Why conservatives are optimistic about Trump's Supreme Court nominee options

President Trump said he would announce his pick for the Supreme Court on Tuesday night.

Pablo Martinez Monsivais/AP/File
The Supreme Court building in Washington in June 2014.

President Trump plans to announce his nomination for the Supreme Court, a justice his administration has said will be a “strict constructionist,” on Tuesday night, he said on Twitter.

The three names said to be on the shortlist are those of federal appeals court judges all appointed under former President George W. Bush: Neil Gorsuch, Thomas Hardiman, and William Pryor. Yet a fourth name has emerged, a White House official told the Associated Press on Sunday. Diane Sykes of the US Court of Appeals for the Seventh Circuit based in Illinois was an early favorite of Mr. Trump’s.

The prospect of Trump filling the vacancy left by the death of constructionist Justice Antonin Scalia has some Republicans excited. Republican presidents of the 80s, 90s, and 2000s hoped to turn the court into a conservative bulwark. But the justices those presidents put on the court failed to deliver, siding with liberals on abortion, gay rights, and some cases involving the death penalty and military detainees. Now, observers say the Trump administration has narrowed its pick down to four choices with transparent records.

"It's not surprising that when we get to down what looks like the real shortlist, it's appeals court judges. That's about being absolutely sure we've got the record straight," Christine Nemacheck, a government professor at the College of William and Mary in Williamsburg, Virginia, and the author of a book about the Supreme Court selection process, told the Associated Press.

While Trump didn’t give any hint in his tweet of who he has chosen, the four names on this shortlist are the product of media accounts and confirmation from his staff. Mr. Gorsuch is a federal appeals judge on the 10th US Circuit Court of Appeals in Denver. A graduate of Columbia University and Harvard Law School, the Coloradan is known as a colloquial and clear writer. He has written in favor of courts’ second-guessing government regulations, in defense of religious freedom, and skeptically about law enforcement. He also sided with two groups that mounted religious objections to the Obama administration’s requirement employers provide health insurance that includes contraception for women.

Mr. Hardiman works in Pittsburgh as a judge on the Philadelphia-based 3rd US Circuit Court of Appeals. A graduate of the University of Notre Dame and Georgetown University's law school, he has sided with jails seeking to strip inmates arrested for even minor offenses, and has backed the collection of genetic evidence from people at the time of their arrest. He has also supported gun rights, dissenting in a 2013 case that upheld a New Jersey law that created stricter requirements to carry a handgun in public.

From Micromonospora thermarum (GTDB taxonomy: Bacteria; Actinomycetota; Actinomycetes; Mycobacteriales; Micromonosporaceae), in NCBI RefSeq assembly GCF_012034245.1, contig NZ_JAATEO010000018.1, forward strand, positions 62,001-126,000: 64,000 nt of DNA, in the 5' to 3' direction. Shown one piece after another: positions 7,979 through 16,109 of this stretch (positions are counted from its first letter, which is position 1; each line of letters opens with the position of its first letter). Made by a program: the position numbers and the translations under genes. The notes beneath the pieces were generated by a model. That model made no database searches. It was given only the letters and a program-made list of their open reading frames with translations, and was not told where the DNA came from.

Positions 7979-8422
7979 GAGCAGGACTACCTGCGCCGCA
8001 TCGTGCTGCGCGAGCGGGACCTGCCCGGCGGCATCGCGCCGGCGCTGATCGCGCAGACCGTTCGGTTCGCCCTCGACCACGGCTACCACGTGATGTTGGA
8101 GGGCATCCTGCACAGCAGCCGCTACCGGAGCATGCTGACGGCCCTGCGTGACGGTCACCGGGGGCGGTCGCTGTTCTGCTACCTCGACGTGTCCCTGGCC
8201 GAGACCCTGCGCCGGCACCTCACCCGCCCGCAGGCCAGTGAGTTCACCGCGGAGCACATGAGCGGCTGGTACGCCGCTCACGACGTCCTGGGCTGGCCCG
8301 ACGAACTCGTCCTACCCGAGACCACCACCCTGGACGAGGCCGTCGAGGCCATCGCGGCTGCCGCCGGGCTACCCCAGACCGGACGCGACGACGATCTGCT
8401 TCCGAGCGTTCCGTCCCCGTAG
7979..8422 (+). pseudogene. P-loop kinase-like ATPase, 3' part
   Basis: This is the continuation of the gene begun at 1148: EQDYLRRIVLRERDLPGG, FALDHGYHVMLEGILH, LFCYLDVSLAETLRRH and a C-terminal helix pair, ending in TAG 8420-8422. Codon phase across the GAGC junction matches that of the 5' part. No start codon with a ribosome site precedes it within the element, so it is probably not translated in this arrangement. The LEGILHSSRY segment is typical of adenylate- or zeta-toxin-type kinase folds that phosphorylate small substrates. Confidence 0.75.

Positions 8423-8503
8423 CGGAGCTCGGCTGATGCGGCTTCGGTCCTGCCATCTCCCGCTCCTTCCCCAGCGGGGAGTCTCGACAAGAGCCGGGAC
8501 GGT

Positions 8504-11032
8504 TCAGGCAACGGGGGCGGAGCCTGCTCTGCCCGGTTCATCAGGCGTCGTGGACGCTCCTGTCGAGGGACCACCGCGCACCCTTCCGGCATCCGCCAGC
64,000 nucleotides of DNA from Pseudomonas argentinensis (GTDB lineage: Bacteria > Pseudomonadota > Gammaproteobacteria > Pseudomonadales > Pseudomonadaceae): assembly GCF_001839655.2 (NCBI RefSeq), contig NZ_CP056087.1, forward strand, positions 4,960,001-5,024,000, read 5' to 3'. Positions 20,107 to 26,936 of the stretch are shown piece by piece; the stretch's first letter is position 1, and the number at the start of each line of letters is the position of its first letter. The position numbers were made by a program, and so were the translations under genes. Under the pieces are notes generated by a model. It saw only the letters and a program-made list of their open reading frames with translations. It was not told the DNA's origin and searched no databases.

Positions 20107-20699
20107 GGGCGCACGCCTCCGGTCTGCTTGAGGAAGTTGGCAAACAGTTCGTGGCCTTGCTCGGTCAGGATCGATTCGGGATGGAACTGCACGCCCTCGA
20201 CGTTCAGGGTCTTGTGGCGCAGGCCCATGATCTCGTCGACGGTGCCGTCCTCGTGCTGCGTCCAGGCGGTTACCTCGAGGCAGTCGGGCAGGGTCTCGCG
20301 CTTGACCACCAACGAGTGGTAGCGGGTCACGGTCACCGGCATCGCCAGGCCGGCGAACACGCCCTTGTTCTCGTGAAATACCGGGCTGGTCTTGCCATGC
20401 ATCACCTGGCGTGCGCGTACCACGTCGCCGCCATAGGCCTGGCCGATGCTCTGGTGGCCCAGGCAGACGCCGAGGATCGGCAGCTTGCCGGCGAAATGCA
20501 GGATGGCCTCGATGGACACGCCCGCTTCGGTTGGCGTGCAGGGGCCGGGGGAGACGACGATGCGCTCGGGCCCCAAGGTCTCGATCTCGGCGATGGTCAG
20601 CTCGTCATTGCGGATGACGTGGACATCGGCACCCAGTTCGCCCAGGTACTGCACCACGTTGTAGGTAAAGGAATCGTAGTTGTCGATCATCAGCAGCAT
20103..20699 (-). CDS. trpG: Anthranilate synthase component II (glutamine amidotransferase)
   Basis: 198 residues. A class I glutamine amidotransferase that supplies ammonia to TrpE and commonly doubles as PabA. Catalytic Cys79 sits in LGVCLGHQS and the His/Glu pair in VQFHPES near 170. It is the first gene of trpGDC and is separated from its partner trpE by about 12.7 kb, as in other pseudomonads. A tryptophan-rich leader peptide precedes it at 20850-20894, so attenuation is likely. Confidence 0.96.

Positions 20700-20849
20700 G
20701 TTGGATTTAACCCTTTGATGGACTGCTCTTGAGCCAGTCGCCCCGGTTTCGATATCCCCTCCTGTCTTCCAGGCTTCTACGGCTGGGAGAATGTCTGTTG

Mr. Pryor works in Birmingham as a judge on the Atlanta-based 11th US Circuit Court of Appeals. Known as a staunch conservative, Pryor attributes his political beliefs to his Catholic upbringing. Pryor – who once called the Roe v. Wade decision legalizing abortion the “worst abomination in the history of constitutional law” – said the 1973 case influenced his decision to become a Republican and a lawyer.

Vice President Mike Pence told Republican lawmakers last week that all the names on this shortlist represent Trump’s promise to nominate a “strict constructionist,” a judge that interprets the US Constitution using a literal and narrow definition of language in the document, and which doesn’t account for changes in American society since it was written in the 18th century.

"I can already tip you off: President Trump's going to keep his promise to the American people and he's going to nominate a strict constructionist to the Supreme Court," said Mr. Pence.

But Democrats are still fuming over Republican’s refusal last year to consider former President Obama’s nomination to fill the Scalia vacancy. Many Republicans refused to even meet with appeals court Judge Merrick Garland. Last week, Senate Democratic leader Chuck Schumer of New York told Trump that Democrats would fight any nominee they consider to be outside the mainstream.

Any Trump nominee would need 60 Senate votes to be confirmed. There are 52 Senate Republicans, and Democrats could use a filibuster. But Trump told Fox News’s Sean Hannity last week that he would support the so-called nuclear option, which would overturn both Senate rules requiring 60 votes and any filibuster. Under the rule change, Republicans would need only a simple majority. 

Many conservatives have said they hope the pick doesn’t turn out to be a “Souter,” a reference to Justice David Souter appointed under George H.W. Bush. The former state judge in New Hampshire was expected to be a “home run” for conservatives, but turned out to be a generally liberal vote on the court. Some say so too were Anthony Kennedy, a Reagan appointee, and Chief Justice John Roberts, who has upset some conservatives. 

This report includes material from the Associated Press and Reuters.

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